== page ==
The late great Roger Miller writer and singer of distinctive music that ranged from the hilarious “Dang Me” to the Tony Award-winning Broadway smash “Big River” had a son who wanted to get into the music business, but Miller wouldn’t help him.
Not, at least, in the usual sense. Dean Miller says his father believed it would be a hindrance, instead of a help, for him to try to use his influence in his son’s behalf, so Dean came to Nashville and fought it as an unknown the same way his dad, and untold thousands had done. Dean Miller’s debut album, due Aug. 26, boasts several songs that came out of real life.
“Country is not just music,” he says. “It is not the way you dress. It is not the way you act. It is a culture - something you are or you aren’t. My standard line is that there are some people who are Irish, or German, or Japanese. I’m Country. That’s my heritage. That’s who I am.”
One of the album’s songs, “Dreams,” he ripped out of himself at a traumatic time. He says in the very wake of a wrenching breakup, he wrote down all that went through his mind, refusing to edit the lyrics that emerged.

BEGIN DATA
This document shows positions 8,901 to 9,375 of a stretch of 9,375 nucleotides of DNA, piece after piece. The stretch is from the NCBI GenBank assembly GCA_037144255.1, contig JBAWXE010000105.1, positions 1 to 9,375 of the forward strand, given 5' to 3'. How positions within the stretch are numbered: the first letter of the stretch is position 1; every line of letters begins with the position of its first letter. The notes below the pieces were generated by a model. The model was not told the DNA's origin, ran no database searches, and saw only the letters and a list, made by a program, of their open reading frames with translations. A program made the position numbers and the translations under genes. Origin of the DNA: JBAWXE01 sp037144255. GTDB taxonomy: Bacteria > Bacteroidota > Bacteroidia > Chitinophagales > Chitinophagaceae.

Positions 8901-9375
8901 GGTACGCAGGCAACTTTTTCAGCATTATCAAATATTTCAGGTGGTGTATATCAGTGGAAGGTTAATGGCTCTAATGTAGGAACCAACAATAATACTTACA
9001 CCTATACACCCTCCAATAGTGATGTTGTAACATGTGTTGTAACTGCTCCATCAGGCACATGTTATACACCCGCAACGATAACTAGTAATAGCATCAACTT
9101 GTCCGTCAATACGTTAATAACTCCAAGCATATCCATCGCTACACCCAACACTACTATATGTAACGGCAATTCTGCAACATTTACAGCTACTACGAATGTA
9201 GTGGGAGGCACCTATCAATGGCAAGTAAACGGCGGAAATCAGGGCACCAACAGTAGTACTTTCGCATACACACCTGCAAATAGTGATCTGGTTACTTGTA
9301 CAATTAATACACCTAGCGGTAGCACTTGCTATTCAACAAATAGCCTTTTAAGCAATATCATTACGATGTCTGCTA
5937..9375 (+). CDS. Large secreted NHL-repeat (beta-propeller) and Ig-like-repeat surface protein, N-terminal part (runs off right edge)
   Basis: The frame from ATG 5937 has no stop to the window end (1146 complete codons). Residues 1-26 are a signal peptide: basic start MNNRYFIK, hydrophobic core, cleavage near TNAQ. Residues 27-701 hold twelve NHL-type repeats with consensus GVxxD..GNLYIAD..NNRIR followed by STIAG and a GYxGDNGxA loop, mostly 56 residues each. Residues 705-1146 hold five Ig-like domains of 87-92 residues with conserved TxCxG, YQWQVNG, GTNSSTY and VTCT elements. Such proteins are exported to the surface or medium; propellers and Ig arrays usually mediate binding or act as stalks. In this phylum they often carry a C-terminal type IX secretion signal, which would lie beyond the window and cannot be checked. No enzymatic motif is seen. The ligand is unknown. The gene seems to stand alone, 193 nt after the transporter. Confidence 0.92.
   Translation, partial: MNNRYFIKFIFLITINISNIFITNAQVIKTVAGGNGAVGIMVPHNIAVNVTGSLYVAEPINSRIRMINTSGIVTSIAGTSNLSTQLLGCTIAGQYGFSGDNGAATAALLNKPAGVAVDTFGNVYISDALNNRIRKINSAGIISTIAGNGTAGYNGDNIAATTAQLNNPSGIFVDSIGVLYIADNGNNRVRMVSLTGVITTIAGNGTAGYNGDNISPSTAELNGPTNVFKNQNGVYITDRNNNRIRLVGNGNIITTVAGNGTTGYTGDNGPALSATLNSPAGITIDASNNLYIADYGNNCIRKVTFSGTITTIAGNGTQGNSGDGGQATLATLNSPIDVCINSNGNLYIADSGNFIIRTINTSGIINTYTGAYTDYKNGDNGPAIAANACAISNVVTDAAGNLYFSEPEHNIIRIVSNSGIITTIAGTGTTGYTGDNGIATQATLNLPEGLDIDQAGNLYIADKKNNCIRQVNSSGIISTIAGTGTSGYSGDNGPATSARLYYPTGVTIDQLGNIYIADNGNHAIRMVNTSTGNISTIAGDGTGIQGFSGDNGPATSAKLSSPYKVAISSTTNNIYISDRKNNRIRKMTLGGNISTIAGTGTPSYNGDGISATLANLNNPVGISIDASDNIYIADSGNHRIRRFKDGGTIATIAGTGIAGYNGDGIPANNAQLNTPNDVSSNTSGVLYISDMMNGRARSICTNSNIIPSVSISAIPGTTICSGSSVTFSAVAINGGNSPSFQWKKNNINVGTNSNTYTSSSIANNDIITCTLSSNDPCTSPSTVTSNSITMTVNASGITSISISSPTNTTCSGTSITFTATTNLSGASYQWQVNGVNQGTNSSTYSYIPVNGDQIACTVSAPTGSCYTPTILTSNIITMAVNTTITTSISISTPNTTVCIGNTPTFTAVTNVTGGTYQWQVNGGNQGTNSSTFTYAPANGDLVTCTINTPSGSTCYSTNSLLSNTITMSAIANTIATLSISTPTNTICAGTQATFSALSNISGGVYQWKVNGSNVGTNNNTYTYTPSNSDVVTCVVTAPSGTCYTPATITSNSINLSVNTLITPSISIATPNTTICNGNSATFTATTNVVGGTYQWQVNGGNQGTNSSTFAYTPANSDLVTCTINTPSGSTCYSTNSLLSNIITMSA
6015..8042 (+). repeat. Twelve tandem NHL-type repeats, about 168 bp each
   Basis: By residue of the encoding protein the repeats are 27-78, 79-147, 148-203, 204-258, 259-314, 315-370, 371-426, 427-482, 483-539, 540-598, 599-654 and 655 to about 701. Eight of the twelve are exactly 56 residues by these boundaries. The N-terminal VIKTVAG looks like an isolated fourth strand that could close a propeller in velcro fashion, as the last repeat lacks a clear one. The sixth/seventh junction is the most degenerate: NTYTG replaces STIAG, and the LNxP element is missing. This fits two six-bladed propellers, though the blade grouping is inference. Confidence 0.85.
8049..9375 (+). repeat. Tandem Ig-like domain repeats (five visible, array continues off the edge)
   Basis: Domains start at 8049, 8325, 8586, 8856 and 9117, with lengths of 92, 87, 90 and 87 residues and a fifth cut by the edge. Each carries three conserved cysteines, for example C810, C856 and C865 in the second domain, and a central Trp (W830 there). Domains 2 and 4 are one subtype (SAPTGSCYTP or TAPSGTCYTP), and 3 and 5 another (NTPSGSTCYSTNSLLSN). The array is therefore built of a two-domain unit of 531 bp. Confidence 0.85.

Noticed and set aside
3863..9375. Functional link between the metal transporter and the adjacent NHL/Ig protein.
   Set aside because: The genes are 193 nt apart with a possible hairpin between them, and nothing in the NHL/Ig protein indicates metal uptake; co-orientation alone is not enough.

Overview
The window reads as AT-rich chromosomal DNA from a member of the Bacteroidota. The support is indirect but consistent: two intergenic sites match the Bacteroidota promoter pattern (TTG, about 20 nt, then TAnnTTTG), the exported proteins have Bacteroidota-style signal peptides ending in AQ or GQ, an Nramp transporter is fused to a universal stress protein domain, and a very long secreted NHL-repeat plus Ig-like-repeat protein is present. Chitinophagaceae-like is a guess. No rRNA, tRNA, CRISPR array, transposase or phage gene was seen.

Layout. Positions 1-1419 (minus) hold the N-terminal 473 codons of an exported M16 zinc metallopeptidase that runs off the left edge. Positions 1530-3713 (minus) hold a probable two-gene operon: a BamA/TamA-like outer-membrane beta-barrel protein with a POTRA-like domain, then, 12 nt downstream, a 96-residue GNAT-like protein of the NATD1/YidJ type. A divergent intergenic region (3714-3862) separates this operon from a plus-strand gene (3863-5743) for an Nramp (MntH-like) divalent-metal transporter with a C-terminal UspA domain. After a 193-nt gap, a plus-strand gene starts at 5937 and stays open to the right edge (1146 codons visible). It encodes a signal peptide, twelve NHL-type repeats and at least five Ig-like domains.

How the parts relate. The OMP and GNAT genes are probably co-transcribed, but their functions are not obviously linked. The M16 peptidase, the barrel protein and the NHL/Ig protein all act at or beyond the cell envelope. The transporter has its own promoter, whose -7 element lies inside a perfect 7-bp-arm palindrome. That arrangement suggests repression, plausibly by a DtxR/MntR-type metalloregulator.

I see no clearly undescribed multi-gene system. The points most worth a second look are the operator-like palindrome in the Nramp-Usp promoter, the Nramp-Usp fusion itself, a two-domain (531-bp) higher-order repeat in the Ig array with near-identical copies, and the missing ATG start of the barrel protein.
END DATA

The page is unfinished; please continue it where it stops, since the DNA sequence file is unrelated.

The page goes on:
The vocal backup on “Dreams” is sung by Trisha Yearwood. Another song, “Nowhere, U.S.A.,” suggested by Roger Miller’s habitual description of where he came from, features backup vocals by the Mavericks’ Raul Malo. To merit such high-profile assistance, not to mention that of producer Gregg Brown (who has worked with Tanya Tucker, Travis Tritt and Chris LeDoux), Miller had to have more going for him than a famous father.
Keith records Sting song
Toby Keith, who co-produced his new album with James Stroud, has recorded a song by the pop performer Sting titled “I’m So Happy I Can’t Stop Crying” - which turned into a duet with Sting, thanks to transatlantic communication.
The story is that Sting thought the song, which first appeared on one of his albums, was country. After Keith and Stroud produced the Keith tracks, they sent them to England for Sting’s vocals to be added.
The package is due on the street June 24.
Yoakam album all covers
If you’re wondering how Dwight Yoakam had time to write any new music while touring and appearing in a string of impressive dramatic productions including Billy Bob Thornton’s Academy Award-winning “Sling Blade,” well, he apparently didn’t.
Therefore, a new Yoakam album due Tuesday titled “Under the Covers” is Yoakam’s first to consist entirely of cover tunes. They range from Wynn Stewart’s “Playboy” and Johnny Horton’s “North To Alaska” to songs by the Beatles and the Rolling Stones.
The first single will be “Claudette,” which was written by Roy Orbison.
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